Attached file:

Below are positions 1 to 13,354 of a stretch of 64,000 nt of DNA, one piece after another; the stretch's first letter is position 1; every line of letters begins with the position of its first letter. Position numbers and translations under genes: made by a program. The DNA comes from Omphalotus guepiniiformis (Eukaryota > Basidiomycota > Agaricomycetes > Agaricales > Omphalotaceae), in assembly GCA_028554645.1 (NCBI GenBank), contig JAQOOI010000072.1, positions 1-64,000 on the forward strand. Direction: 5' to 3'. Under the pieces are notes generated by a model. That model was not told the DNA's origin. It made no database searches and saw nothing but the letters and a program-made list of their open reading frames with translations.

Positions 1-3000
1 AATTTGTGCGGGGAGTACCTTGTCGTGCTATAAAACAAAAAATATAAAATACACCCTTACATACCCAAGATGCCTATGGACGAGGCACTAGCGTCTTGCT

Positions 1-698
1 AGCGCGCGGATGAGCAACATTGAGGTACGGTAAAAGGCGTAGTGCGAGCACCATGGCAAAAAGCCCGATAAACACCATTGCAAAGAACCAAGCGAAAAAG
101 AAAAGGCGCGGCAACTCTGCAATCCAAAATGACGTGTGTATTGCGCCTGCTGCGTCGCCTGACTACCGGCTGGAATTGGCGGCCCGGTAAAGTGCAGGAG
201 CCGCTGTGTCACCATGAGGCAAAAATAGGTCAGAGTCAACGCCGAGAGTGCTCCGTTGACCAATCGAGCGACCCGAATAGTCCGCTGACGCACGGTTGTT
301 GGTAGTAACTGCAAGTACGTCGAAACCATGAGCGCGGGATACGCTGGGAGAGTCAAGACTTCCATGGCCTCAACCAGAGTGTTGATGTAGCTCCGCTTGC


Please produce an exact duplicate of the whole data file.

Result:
Below are positions 1 to 13,354 of a stretch of 64,000 nt of DNA, one piece after another; the stretch's first letter is position 1; every line of letters begins with the position of its first letter. Position numbers and translations under genes: made by a program. The DNA comes from Omphalotus guepiniiformis (Eukaryota > Basidiomycota > Agaricomycetes > Agaricales > Omphalotaceae), in assembly GCA_028554645.1 (NCBI GenBank), contig JAQOOI010000072.1, positions 1-64,000 on the forward strand. Direction: 5' to 3'. Under the pieces are notes generated by a model. That model was not told the DNA's origin. It made no database searches and saw nothing but the letters and a program-made list of their open reading frames with translations.

Positions 1-3000
1 AATTTGTGCGGGGAGTACCTTGTCGTGCTATAAAACAAAAAATATAAAATACACCCTTACATACCCAAGATGCCTATGGACGAGGCACTAGCGTCTTGCT

Positions 1-698
1 AGCGCGCGGATGAGCAACATTGAGGTACGGTAAAAGGCGTAGTGCGAGCACCATGGCAAAAAGCCCGATAAACACCATTGCAAAGAACCAAGCGAAAAAG
101 AAAAGGCGCGGCAACTCTGCAATCCAAAATGACGTGTGTATTGCGCCTGCTGCGTCGCCTGACTACCGGCTGGAATTGGCGGCCCGGTAAAGTGCAGGAG
201 CCGCTGTGTCACCATGAGGCAAAAATAGGTCAGAGTCAACGCCGAGAGTGCTCCGTTGACCAATCGAGCGACCCGAATAGTCCGCTGACGCACGGTTGTT
301 GGTAGTAACTGCAAGTACGTCGAAACCATGAGCGCGGGATACGCTGGGAGAGTCAAGACTTCCATGGCCTCAACCAGAGTGTTGATGTAGCTCCGCTTGC